Congress passes pro-Israel resolutions
WASHINGTON (CNN) -- A week after the White House asked Congress to avoid action that could "inflame" the situation in the Middle East, the Senate Thursday approved resolution with pro-Israel sentiments.
The vote was 94-2, with Sens. Fritz Hollings, D-South Carolina, and Robert Byrd, D.-West Virginia, voting against it.
Minutes later the House approved its version 352-21, with 29 representatives voting "present."
The White House said it would have preferred Congress not take up the resolutions at all, but spokesman Ari Fleischer said the timing is "much better" now than a week ago because of encouraging developments in Israel.
Rep. Tom DeLay, R-Texas, a sponsor of the House bill, worked with White House officials as late as Thursday morning to finalize language that would satisfy both the White House's desire to protect its diplomatic efforts and DeLay's desire to hold Palestinian leader Yasser Arafat accountable for allowing terrorist attacks to continue against Israeli citizens.
For instance, an earlier draft of the DeLay resolution condemned Arafat's "support and coordination" of terror. At the White House's request, that language was softened by dropping the word "coordination," an aide to the majority whip said.
Also, a paragraph was added that "encourages the international community to take action to alleviate the humanitarian needs of the Palestinian people." The White House wanted the language added to reflect that not all Palestinians are responsible for the suicide attacks, the Delay aide said.
The Senate bill, written by Sen. Joseph Lieberman, D-Connecticut, was considered milder by the White House and it did not ask for any changes in language.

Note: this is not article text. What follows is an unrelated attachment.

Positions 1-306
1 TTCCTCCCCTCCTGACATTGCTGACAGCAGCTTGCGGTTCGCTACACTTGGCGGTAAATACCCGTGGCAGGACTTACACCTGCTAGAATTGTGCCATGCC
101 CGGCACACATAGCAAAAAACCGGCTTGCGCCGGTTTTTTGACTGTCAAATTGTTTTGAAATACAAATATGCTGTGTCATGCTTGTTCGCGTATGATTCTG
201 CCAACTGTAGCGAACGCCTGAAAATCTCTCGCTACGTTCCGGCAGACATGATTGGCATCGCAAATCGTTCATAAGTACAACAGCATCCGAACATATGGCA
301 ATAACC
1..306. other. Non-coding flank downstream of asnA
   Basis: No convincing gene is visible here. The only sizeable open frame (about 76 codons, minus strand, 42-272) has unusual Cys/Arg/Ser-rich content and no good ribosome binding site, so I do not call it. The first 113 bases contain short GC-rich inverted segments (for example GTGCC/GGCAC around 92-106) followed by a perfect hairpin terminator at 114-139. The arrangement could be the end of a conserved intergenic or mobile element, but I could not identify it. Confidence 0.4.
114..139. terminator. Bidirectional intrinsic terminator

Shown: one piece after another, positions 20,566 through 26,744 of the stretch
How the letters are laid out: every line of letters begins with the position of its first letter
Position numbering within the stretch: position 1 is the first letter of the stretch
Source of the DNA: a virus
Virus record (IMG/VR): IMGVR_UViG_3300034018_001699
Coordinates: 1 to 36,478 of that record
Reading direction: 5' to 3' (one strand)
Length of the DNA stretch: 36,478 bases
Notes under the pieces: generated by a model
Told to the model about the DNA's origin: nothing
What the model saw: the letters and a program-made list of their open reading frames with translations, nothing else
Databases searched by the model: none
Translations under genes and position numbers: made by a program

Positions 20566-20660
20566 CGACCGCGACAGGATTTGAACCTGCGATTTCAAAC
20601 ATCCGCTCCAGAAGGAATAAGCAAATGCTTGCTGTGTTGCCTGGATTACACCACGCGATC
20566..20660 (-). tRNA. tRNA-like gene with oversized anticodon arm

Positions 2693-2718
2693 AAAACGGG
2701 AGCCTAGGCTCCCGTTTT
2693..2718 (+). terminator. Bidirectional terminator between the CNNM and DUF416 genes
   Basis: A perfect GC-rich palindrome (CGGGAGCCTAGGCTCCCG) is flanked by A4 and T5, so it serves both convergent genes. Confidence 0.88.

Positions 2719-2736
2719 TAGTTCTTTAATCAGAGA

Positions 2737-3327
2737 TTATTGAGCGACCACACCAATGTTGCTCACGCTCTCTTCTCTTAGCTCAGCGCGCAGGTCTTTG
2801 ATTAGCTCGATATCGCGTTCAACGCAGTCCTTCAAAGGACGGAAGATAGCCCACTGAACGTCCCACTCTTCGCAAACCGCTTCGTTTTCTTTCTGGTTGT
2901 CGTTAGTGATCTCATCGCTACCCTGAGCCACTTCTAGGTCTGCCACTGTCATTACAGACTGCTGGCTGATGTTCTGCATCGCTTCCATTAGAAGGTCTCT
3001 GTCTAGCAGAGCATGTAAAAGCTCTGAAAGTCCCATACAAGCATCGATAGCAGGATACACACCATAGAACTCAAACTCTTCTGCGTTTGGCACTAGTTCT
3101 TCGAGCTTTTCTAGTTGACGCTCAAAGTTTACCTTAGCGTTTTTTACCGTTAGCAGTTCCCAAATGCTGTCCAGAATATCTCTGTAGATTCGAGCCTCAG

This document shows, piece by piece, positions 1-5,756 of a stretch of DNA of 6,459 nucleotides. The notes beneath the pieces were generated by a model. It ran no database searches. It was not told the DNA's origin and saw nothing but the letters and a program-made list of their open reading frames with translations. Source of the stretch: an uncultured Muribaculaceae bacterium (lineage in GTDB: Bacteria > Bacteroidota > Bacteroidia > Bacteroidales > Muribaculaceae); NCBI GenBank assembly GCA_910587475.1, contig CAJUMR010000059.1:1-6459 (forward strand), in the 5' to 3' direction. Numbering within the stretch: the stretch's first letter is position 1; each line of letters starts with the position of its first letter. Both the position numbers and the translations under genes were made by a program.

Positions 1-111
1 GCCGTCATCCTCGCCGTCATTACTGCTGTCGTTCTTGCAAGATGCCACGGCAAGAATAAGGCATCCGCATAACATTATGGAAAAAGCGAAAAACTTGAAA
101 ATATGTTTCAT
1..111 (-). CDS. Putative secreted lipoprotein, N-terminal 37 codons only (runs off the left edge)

The resolution states clear support for Israel's actions in the past month, even though the White House's repeated calls on Israel Prime Minister Ariel Sharon to withdraw were generally ignored.
"The Senate stands in solidarity with Israel, a front-line state in the war against terrorism, as it takes necessary steps to provide security to its people by dismantling the terrorist infrastructure in the Palestinian areas," says the resolution.
It also "demands that the Palestinian Authority fulfill its commitment to dismantle the terrorist infrastructure in the Palestinian areas."
House Republicans had planned to move the DeLay resolution earlier this week. But they put it off after Secretary of State Colin Powell warned the language could "inflame" the situation because the original language directly linked Arafat to terrorism.
They quickly put the House resolution back in play after Lieberman announced his intention to move his resolution this week.
Senate Majority Leader Tom Daschle said he wanted to act before Sharon comes to Washington next week.
"I think it's important for us to express our solidarity with Israel as they are under attack with the suicide bombers that have so plagued their country over the last many months," Daschle said. "So, that is the intention. To simply restate our solidarity with the people of Israel."
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